Reality TV star visits Central Coast to discuss domestic violence

Reality TV star visits Central Coast to discuss domestic violence

MONTEREY COUNTY, Calif. - A reality TV star was in town Friday to talk about an issue she said she tried to hide from cameras. As domestic violence awareness month comes to an end, helping victims to speak up continues.

If you watch the Real Housewives of Beverly Hills, you know who Taylor Armstrong is. 

Armstrong spoke at a domestic violence luncheon hosted by Monterey County’s YWCA.

Armstrong said, "I thought that I could keep my abuse from the cameras, but you learn very quickly in reality TV that things just eventually come out. You really can't hide from reality."

Another housewife spilled Armstrong’s secret not only among the cast, but for the country to see.

"I remember just kind of staring off into space in that moment. Almost in shock,” said Armstrong.

 With nowhere to hide, Armstrong chose to open up about her marriage to venture capitalist Russell Armstrong.

 "I was in an abusive marriage for six years, and ultimately ended up in the hospital with a titanium implant supporting my eye,” said Armstrong.

 According to the women's health survey, 40 percent of California women reported experiencing domestic abuse. Monterey County's YWCA said 75 restraining orders and cease and desist letters were issued last month. For survivor Adriana Samson, who now works at the YWCA, it was a shattered glass door that helped break her silence on a cold winter night.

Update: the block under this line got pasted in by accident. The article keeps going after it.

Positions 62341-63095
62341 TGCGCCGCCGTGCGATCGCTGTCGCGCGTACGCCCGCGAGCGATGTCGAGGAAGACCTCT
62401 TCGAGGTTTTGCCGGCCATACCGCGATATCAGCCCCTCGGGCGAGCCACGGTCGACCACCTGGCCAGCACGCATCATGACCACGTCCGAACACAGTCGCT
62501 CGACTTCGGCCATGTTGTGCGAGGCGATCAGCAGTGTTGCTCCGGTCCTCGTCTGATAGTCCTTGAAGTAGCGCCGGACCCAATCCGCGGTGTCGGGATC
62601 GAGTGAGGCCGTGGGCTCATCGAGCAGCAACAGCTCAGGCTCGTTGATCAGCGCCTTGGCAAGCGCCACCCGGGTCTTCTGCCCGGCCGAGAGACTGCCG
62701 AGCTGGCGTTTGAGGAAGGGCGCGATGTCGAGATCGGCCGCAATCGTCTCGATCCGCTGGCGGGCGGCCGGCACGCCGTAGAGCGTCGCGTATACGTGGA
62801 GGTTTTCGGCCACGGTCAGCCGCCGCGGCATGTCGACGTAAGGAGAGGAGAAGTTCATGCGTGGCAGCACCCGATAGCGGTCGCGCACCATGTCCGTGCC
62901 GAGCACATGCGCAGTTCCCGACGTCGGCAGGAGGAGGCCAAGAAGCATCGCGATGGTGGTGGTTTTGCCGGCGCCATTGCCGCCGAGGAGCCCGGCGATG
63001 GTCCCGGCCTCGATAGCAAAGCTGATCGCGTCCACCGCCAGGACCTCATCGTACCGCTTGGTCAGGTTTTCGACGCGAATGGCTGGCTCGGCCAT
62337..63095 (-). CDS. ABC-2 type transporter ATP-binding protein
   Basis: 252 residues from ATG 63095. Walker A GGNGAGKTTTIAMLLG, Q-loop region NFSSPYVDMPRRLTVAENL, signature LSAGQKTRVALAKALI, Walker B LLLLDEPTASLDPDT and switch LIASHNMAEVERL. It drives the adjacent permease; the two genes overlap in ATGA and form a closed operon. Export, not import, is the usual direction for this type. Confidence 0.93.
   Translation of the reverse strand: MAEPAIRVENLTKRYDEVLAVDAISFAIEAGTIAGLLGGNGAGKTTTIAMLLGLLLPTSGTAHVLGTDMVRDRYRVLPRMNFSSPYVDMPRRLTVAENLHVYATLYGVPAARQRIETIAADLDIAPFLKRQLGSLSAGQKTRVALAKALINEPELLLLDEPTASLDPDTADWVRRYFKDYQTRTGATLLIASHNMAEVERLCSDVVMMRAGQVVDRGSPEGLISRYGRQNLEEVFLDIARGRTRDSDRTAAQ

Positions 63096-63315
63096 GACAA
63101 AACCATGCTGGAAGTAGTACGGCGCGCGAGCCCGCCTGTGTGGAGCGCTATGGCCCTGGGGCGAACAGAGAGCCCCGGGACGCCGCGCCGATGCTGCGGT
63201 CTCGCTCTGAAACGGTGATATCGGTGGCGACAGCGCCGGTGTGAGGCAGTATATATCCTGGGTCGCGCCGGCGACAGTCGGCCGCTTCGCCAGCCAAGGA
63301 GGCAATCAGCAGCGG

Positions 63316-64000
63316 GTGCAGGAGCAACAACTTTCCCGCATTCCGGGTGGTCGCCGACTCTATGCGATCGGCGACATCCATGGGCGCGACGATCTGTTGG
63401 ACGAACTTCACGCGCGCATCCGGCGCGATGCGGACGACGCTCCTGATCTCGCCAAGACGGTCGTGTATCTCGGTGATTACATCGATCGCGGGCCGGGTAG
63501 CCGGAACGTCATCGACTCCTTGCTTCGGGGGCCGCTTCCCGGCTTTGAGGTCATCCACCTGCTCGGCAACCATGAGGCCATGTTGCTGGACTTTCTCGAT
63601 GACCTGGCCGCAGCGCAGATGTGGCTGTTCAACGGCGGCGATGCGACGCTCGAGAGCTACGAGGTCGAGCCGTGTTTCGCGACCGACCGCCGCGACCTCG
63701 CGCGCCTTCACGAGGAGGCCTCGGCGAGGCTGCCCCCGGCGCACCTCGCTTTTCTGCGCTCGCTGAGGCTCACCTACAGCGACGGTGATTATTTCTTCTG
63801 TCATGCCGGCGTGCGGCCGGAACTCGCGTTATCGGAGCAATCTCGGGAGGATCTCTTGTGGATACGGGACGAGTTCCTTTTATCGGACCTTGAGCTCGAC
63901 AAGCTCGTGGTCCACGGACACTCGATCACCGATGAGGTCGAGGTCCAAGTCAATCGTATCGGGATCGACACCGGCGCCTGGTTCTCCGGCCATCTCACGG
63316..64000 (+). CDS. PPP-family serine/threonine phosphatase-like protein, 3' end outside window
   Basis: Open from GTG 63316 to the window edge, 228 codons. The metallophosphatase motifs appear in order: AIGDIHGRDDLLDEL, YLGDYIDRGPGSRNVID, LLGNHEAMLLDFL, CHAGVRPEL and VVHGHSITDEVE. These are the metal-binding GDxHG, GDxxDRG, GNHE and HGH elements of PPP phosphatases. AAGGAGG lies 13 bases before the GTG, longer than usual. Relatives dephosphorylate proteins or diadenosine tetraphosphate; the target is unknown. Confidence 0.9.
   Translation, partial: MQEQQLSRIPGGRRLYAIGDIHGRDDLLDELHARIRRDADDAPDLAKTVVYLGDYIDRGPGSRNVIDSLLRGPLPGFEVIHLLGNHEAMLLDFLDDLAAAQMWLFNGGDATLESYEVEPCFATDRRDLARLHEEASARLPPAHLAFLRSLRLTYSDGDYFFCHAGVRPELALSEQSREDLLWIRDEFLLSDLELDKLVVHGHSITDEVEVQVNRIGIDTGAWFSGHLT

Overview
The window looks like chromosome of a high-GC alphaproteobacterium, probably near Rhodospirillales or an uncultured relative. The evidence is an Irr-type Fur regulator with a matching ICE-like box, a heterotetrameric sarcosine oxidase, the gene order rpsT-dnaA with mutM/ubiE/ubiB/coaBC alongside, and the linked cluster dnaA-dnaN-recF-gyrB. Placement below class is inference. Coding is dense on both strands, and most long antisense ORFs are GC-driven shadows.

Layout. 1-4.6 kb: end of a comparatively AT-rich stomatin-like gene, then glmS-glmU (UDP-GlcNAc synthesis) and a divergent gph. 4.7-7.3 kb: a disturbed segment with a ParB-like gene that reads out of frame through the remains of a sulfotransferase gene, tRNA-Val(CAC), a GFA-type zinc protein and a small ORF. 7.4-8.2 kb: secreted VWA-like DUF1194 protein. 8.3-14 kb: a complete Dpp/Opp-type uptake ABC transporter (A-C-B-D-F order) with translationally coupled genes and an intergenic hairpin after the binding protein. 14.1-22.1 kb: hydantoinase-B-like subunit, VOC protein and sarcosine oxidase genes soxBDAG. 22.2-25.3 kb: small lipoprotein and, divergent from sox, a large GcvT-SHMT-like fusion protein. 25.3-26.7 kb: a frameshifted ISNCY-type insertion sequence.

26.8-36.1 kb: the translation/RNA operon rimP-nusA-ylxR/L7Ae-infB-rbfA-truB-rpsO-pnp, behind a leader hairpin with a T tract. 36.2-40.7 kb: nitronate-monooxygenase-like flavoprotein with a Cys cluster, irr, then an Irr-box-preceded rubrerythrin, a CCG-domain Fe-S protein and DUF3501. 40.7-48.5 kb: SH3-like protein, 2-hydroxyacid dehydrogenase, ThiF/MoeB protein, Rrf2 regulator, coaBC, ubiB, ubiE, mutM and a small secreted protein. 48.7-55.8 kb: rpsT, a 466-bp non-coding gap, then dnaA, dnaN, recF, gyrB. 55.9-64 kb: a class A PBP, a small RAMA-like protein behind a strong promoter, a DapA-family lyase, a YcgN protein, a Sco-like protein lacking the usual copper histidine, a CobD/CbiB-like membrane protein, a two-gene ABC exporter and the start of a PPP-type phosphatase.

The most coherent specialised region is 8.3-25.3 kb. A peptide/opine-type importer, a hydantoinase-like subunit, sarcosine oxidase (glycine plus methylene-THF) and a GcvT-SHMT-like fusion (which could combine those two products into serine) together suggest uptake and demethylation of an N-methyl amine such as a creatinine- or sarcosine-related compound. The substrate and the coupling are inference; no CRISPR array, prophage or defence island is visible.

"He showed up one night and we just got into an argument and he started to strangle me. I remember just gathering the last bit of strength that I had in me and just pushed off as hard as I could. So at that point, he flew back and shattered our glass door on our entrance,” said Samson.      

Samson is separated now and getting a divorce. Both women said they are compelled to share their stories because it’s an issue you can't learn from books.

"You don't go to school and they will tell you, you know, these are warning signs, this is what domestic violence look like,” said Samson.

 Armstrong also wrote about her experience in her book, hiding from reality, which came out in 2012.




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